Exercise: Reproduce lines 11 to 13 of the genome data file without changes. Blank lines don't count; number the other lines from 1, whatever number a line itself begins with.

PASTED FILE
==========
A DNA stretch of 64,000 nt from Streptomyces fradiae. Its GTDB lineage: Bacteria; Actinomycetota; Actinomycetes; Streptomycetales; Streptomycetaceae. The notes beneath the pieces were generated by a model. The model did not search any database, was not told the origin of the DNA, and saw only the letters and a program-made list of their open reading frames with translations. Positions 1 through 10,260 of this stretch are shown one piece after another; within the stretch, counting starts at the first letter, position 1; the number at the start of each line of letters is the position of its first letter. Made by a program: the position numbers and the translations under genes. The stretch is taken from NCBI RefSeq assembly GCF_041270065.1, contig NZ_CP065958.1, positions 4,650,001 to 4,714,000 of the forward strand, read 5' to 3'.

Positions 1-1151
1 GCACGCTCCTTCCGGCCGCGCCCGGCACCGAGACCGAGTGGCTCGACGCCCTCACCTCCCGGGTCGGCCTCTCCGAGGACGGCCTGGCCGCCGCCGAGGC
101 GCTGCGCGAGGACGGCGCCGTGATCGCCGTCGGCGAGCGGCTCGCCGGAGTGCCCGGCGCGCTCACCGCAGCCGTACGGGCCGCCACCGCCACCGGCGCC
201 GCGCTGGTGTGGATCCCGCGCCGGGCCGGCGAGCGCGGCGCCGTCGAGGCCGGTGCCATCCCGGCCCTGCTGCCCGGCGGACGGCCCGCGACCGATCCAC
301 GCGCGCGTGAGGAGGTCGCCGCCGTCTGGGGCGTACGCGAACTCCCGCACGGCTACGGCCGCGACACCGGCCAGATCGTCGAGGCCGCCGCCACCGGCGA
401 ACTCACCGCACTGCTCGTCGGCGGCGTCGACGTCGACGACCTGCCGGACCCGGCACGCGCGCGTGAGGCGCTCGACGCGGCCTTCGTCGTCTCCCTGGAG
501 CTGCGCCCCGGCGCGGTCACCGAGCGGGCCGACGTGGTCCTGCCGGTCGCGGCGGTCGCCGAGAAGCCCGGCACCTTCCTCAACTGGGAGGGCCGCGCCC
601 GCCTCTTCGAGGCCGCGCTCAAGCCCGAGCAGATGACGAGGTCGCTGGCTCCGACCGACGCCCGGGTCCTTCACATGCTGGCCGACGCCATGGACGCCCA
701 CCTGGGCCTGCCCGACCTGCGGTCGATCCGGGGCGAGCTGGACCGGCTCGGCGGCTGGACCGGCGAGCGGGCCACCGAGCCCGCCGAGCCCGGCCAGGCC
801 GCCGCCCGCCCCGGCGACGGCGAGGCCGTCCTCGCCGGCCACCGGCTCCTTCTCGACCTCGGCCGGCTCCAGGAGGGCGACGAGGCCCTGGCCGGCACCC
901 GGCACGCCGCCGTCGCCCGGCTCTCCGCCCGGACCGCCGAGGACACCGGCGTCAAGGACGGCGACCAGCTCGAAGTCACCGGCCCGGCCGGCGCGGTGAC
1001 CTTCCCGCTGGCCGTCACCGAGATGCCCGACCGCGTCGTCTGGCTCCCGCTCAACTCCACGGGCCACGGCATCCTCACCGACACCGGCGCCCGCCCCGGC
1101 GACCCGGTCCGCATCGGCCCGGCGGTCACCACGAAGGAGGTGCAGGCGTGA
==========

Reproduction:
801 GCCGCCCGCCCCGGCGACGGCGAGGCCGTCCTCGCCGGCCACCGGCTCCTTCTCGACCTCGGCCGGCTCCAGGAGGGCGACGAGGCCCTGGCCGGCACCC
901 GGCACGCCGCCGTCGCCCGGCTCTCCGCCCGGACCGCCGAGGACACCGGCGTCAAGGACGGCGACCAGCTCGAAGTCACCGGCCCGGCCGGCGCGGTGAC
1001 CTTCCCGCTGGCCGTCACCGAGATGCCCGACCGCGTCGTCTGGCTCCCGCTCAACTCCACGGGCCACGGCATCCTCACCGACACCGGCGCCCGCCCCGGC